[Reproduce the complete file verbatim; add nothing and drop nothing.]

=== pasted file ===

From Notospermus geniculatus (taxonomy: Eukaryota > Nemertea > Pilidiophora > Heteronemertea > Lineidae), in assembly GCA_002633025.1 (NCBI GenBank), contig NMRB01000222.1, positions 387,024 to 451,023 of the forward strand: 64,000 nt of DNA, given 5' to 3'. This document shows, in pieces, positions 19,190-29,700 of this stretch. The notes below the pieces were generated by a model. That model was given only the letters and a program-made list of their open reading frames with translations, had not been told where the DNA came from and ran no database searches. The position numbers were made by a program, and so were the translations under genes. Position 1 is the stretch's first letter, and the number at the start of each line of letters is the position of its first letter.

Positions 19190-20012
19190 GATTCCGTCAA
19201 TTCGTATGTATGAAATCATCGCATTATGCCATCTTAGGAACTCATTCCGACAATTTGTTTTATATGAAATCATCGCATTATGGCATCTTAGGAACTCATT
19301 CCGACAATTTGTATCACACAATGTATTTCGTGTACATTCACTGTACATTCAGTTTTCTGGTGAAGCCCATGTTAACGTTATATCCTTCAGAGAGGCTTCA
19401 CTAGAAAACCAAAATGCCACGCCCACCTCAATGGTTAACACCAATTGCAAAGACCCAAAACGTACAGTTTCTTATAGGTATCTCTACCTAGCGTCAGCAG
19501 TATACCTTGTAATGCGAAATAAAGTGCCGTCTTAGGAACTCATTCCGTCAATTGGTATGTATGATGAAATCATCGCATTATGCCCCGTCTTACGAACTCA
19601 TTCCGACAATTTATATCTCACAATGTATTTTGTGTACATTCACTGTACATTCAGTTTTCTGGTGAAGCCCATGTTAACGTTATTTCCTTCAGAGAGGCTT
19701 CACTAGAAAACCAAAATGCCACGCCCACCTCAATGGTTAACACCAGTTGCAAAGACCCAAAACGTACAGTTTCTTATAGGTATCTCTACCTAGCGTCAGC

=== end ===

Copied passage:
From Notospermus geniculatus (taxonomy: Eukaryota > Nemertea > Pilidiophora > Heteronemertea > Lineidae), in assembly GCA_002633025.1 (NCBI GenBank), contig NMRB01000222.1, positions 387,024 to 451,023 of the forward strand: 64,000 nt of DNA, given 5' to 3'. This document shows, in pieces, positions 19,190-29,700 of this stretch. The notes below the pieces were generated by a model. That model was given only the letters and a program-made list of their open reading frames with translations, had not been told where the DNA came from and ran no database searches. The position numbers were made by a program, and so were the translations under genes. Position 1 is the stretch's first letter, and the number at the start of each line of letters is the position of its first letter.

Positions 19190-20012
19190 GATTCCGTCAA
19201 TTCGTATGTATGAAATCATCGCATTATGCCATCTTAGGAACTCATTCCGACAATTTGTTTTATATGAAATCATCGCATTATGGCATCTTAGGAACTCATT
19301 CCGACAATTTGTATCACACAATGTATTTCGTGTACATTCACTGTACATTCAGTTTTCTGGTGAAGCCCATGTTAACGTTATATCCTTCAGAGAGGCTTCA
19401 CTAGAAAACCAAAATGCCACGCCCACCTCAATGGTTAACACCAATTGCAAAGACCCAAAACGTACAGTTTCTTATAGGTATCTCTACCTAGCGTCAGCAG
19501 TATACCTTGTAATGCGAAATAAAGTGCCGTCTTAGGAACTCATTCCGTCAATTGGTATGTATGATGAAATCATCGCATTATGCCCCGTCTTACGAACTCA
19601 TTCCGACAATTTATATCTCACAATGTATTTTGTGTACATTCACTGTACATTCAGTTTTCTGGTGAAGCCCATGTTAACGTTATTTCCTTCAGAGAGGCTT
19701 CACTAGAAAACCAAAATGCCACGCCCACCTCAATGGTTAACACCAGTTGCAAAGACCCAAAACGTACAGTTTCTTATAGGTATCTCTACCTAGCGTCAGC